US challenges China over WTO violation

By Aaron McDonald

- Last updated on GMT

The US government is challenging China over WTO violations, adding 'unfair' taxes on America's poultry producers
The US government is challenging China over WTO violations, adding 'unfair' taxes on America's poultry producers

Related tags: World trade organization, International trade, Poultry

US trade representative Michael Froman has announced that the US will be challenging China over breaching World Trade Organization (WTO) rules.

According to the office of the US trade representative, the Chinese government has failed to address its anti-dumping and countervailing duties against imports of US chicken broiler products.

Despite a WTO report claiming that these duties – which act as high taxes on US poultry exports to China – are breaching China’s WTO obligations, the Chinese government has not removed them.

On behalf of US poultry producers and their employees, Froman said the US government would be challenging these taxes.

This marks the 12th complaint brought by the Obama Administration against China at the WTO.


Froman said the challenge would hold China accountable for “unfair”​ taxes that are being imposed on US exports of broiler chicken products.

“These unfair and unjustified taxes are in direct violation of China’s international commitments and tilt the playing field further against America’s poultry farmers,”​ said Froman.

“American farmers deserve a fair shot to compete and win in the global economy and this Administration will continue to hold China responsible when they attempt to disadvantage our farmers, business and workers.”

According to US Secretary of Agriculture Tom Vilsack, food and agricultural products produced by American farmers and ranchers are among the most competitive in the world. Obama’s administration, said Vilsack, would not stand for trade barriers that put these producers at an “unfair disadvantage”​ in the global marketplace.

150 cases resolved​ 

“Thanks to the high quality of US agricultural goods, including chicken, the past seven years have been the strongest period for American agricultural exports in history,”​ explained Vilsack.

“Last year alone, the US Department of Agriculture resolved more than 150 trade-related issues, and agricultural exports supported more than one million American jobs both on and off the farm. I am pleased to stand with the USTR ​[United States trade representative] to show China and all our trading partners that the United States means what we say when we call for fair and enforceable trading polices.”

This challenge has been welcomed by several US senators. Senator Tom Carper said these taxes were preventing the state of Delaware’s poultry farmers and producers from reaching their global potential.

Holding China to account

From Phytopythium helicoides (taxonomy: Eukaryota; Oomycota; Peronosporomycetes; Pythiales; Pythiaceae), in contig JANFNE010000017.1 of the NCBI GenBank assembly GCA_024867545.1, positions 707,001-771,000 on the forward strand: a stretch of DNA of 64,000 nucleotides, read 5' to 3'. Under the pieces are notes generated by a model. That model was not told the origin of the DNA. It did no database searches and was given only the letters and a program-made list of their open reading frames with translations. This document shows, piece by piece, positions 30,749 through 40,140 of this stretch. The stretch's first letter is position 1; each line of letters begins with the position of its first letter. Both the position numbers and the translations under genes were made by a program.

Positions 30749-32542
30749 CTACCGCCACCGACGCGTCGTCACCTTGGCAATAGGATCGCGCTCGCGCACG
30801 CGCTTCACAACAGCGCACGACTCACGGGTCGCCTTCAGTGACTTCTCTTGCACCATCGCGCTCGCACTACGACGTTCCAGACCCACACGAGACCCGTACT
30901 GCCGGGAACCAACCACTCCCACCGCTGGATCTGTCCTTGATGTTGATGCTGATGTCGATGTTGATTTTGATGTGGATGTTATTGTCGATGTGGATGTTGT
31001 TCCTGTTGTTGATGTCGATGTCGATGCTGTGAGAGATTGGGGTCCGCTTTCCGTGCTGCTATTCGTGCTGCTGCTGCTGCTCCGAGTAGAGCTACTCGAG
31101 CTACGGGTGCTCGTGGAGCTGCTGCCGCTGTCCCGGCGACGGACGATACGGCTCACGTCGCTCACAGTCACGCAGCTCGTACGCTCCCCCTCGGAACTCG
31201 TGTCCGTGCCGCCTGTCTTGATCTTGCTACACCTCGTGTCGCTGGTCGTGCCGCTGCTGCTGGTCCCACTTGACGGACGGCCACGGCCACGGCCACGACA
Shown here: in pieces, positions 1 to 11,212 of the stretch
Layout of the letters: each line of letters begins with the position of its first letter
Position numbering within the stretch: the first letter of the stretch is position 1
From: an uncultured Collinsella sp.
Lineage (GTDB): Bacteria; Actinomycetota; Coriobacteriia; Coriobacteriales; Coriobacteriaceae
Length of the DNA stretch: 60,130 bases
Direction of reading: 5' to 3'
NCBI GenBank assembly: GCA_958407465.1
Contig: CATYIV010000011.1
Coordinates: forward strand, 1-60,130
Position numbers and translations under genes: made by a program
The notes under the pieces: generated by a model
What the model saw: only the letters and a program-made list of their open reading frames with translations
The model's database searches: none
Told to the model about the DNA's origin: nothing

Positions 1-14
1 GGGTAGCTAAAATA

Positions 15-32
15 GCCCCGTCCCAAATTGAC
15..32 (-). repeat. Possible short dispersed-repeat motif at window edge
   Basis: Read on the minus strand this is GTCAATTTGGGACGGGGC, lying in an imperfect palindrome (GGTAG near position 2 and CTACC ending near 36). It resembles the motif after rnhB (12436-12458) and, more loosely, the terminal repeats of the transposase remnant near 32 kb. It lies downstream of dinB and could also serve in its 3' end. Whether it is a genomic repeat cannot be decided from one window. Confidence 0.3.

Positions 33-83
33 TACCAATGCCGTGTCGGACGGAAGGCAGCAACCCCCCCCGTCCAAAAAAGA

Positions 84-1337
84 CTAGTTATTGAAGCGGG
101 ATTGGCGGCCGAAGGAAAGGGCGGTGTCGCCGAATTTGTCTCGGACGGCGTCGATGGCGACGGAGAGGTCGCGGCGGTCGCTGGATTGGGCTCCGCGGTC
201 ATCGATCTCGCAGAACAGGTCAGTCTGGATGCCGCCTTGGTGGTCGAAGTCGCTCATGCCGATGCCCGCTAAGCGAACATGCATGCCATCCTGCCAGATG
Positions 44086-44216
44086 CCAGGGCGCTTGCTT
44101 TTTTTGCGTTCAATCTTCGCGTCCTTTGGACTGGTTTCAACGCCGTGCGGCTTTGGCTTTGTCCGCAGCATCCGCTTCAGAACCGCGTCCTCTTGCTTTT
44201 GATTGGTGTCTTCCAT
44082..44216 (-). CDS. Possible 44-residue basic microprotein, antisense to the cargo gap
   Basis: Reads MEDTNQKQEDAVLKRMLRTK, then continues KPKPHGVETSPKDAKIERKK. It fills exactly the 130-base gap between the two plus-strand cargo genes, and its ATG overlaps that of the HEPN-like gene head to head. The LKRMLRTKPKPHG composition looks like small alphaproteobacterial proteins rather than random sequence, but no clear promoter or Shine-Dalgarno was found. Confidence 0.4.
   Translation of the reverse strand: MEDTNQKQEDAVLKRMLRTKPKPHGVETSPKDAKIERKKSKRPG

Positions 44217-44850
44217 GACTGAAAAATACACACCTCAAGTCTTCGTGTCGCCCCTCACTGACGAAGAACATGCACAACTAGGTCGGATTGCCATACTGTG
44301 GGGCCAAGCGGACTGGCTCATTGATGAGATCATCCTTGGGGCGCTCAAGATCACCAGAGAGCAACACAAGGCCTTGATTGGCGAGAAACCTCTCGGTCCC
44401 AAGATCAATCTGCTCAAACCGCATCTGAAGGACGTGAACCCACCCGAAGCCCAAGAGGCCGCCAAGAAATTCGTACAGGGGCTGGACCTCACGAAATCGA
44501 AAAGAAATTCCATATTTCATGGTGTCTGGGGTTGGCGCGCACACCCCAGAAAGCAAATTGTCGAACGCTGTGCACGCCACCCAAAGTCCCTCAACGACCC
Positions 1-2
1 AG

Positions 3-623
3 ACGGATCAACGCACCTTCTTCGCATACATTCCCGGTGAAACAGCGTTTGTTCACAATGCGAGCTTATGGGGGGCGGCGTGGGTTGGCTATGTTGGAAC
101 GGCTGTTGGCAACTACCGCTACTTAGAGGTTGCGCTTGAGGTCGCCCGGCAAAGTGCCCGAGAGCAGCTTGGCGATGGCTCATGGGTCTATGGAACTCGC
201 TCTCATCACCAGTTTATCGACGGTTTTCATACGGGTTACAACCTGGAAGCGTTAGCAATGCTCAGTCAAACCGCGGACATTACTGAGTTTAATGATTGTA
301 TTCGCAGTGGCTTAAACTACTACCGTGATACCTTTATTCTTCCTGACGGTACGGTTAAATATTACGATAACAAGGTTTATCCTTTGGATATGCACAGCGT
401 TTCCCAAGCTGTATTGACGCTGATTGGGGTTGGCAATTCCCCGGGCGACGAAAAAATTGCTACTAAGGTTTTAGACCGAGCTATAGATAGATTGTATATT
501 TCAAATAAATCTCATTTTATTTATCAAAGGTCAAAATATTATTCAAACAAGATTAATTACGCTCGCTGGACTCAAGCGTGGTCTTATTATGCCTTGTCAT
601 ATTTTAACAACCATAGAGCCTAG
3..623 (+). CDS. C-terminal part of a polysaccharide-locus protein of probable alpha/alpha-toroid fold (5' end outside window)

“China’s hefty tax on American poultry imports is unfair and, while I’m still hopeful that China will right this wrong on its own, we must be prudent and pursue action by the World Trade Organization. I thank Ambassador Froman and his team for their continued work to ensure the global community holds China accountable for its unfair trade practices.”

Meanwhile, Senator John Isakson, member of the Senate Finance Committee and co-chair of the Senate Chicken Caucus claimed that the US was the only country willing to challenge China’s compliance with the WTO.

“Trade works when the rules are followed, and it is imperative that China – the world’s second-largest economy – lives up to the rules it agreed to when it joined the WTO in 2001. I am pleased that the United States is mounting this challenge that will, if successful, put the hardworking poultry farmers of this country back on a level playing field.”

Furthermore, Senator Chris Coons said that the country’s agricultural sector’s economic health was directly tied to its access to foreign markets, adding that was why it was “critical for the United Stated to fight unfair protectionist policies”​ against some of the world’s largest markets.

Cost 'failure' 

Senator John Boozman said that this challenge was “necessary”​ and a “step in the right direction”​.

In September 2013, the WTO favoured the US in more than a dozen claims in the report ‘China – Broiler Products’.

In response, China undertook a re-investigation and, in July 2014, issued justifications on its duties to US poultry products.

Following this, the US engaged closely with American stakeholders to review the next steps. After reviewing China’s redetermination, the US concluded that China’s reinvestigation and redetermination breached WTO rules and that the country had failed to bring its measures into compliance with WTO rules.

In the US’ consultation request, the US made claims under numerous provisions of the WTO Anti-dumping Agreement and the WTO Subsidies and Countervailing Measures Agreement. Among those claims were China’s failure to properly calculate costs of production for a US producer and the failure to conduct a transparent reinvestigation.

Related topics: Meat

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